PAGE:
America’s Military and America’s Real Estate
In honor of Veteran’s Day this coming Friday, November 11, we begin our series on the changing American homebuyer with a focus on returning military personnel. As Americans ready themselves to welcome home more than 33,000 military troops from Afghanistan and 40,000 from Iraq (with an eventual return of approximately 1 million vets), military women and men must themselves prepare for the challenge of successful reintegration into American life. Especially given the economy’s downturn, our troops will face many obstacles. They’ll need healthcare, support, jobs, and housing for themselves and their families. Obviously, all four area work together: a person can’t really have one without the other. But our particular research is on how veterans may impact the nation’s real estate market, and how they too can realize the “American Dream” of homeownership.
Real Estate and Vets
For veterans to become homebuyers, they will need employment. In April of 2011, President Obama asked Congress to approve new initiatives to help some of America’s 1 million unemployed military veterans find work, including tax credits for companies that hire vets. The President was no doubt responding to alarming statistics: Unemployment for Iraq and Afghanistan war veterans rose to 15% in April 2010, significantly higher than the national unemployment rate of 9.7%. This was before the upcoming withdrawal of troops.
The proposed bill, the American Jobs Act, offers two different tax credits to companies that hire veterans:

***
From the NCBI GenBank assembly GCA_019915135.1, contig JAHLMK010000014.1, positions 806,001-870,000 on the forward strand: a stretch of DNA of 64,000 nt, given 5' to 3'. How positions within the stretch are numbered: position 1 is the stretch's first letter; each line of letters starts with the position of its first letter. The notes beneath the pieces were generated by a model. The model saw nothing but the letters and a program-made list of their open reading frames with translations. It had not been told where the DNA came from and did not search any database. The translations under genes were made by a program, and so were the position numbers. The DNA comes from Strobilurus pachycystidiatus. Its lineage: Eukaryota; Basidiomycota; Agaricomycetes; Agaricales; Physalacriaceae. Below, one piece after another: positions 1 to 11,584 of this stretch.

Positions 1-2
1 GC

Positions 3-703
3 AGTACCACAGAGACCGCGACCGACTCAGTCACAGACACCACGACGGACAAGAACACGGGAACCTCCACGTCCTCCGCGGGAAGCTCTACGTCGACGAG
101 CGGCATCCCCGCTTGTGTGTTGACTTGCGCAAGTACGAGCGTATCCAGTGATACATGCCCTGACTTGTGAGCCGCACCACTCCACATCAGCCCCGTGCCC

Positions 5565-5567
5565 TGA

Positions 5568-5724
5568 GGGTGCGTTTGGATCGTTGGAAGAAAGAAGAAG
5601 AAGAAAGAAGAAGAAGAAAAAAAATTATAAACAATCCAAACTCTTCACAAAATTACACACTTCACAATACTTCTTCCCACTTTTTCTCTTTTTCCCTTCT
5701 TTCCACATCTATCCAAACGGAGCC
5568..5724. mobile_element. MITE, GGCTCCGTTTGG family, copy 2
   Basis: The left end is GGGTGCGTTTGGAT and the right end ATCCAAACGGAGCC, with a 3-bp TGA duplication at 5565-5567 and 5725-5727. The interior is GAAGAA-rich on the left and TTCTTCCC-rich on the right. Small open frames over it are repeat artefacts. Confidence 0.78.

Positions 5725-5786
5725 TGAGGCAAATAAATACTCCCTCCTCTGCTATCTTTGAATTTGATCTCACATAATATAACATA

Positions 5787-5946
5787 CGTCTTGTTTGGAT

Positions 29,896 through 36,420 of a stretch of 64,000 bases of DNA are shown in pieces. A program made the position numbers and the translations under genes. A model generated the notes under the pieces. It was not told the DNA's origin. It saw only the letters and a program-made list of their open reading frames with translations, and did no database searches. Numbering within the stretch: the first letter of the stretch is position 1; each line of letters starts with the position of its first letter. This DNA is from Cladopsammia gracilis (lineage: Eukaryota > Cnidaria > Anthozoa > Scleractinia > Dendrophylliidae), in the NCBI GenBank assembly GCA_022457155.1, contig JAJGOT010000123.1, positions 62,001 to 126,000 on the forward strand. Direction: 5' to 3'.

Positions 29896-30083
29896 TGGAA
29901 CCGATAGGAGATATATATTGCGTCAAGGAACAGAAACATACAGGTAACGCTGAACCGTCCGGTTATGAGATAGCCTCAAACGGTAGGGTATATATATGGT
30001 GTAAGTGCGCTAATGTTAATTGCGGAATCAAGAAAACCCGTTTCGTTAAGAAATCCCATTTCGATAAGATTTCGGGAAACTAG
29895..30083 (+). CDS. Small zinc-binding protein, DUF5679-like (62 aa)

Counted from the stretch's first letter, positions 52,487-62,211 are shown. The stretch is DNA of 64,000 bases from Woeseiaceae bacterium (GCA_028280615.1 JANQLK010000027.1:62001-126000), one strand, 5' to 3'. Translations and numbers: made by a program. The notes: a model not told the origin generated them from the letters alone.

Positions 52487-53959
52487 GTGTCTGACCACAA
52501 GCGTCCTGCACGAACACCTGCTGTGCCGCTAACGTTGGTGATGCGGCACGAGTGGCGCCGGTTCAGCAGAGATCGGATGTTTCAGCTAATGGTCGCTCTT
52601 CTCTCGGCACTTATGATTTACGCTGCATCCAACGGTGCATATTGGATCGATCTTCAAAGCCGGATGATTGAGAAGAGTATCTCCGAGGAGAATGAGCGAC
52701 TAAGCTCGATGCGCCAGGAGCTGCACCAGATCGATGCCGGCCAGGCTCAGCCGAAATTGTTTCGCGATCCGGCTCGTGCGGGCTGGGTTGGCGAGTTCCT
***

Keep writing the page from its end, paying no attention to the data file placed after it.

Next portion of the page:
- The “Returning Heroes Tax Credit” would provide companies with a $5,600 tax credit for hiring veterans who have been unemployed for six months or longer.
- The “Wounded Warriors Tax Credit” would provide companies with a $9,600 tax credit for hiring veterans who have service-connected disabilities and have been unemployed for six months or longer.
To date, Congress has not passed this legislation, which could make the holiday homecoming of nearly 40,000 soldiers a rough one. Without job prospects, veteran homebuyers will have a difficult time qualifying home loans, and even if they can qualify through the VA or similar special program, they won’t have income to make monthly payments.
- Geography and Returning Military
Because more young adults enlisting in military service are from rural areas than from urban areas, rural communities have already been deeply impacted by war. A 2006 Carsey
Institute study showed that although rural areas account for only 19% of the American population, they have suffered 27% of the casualties in Iraq and Afghanistan. Thus, veterans returning to rural hometowns will find the war’s toll heavy as it adds to an overall economic malaise already so acutely felt in America’s less prosperous areas. Ironically, these areas offer some of the nation’s least expensive real estate, so in theory, if vets can access loans and jobs, they could be part of an economic turn-around. But if unemployment and sluggish home sales are problems in rural communities now, we can only expect them to be more so without some practical and accessible assistance from local, state and federal sources for these individuals returning from active service.
- Homeless Vets
The National Coalition for Homeless Veterans estimates that “about one-third of the adult homeless population are veterans.” The VA estimates that 107,000 veterans are homeless on any given night. Again, disturbing enough already, these numbers have been tallied from all previous wars, and therefore do not include numbers from the impending withdrawals from the Middle-East. The country will have to work quickly to ensure former military personale have access to homes.
Hope of the Horizon
While the numbers frighten and concern all of us, we do have real hope and help in this country for our returning veterans, and that included help with buying a home. We’ll return Wednesday with a list of these resources, as well as a brief investigation into the kinds of homes that will best serve these incredibly brave women and men who so deserve their part of the “American Dream.”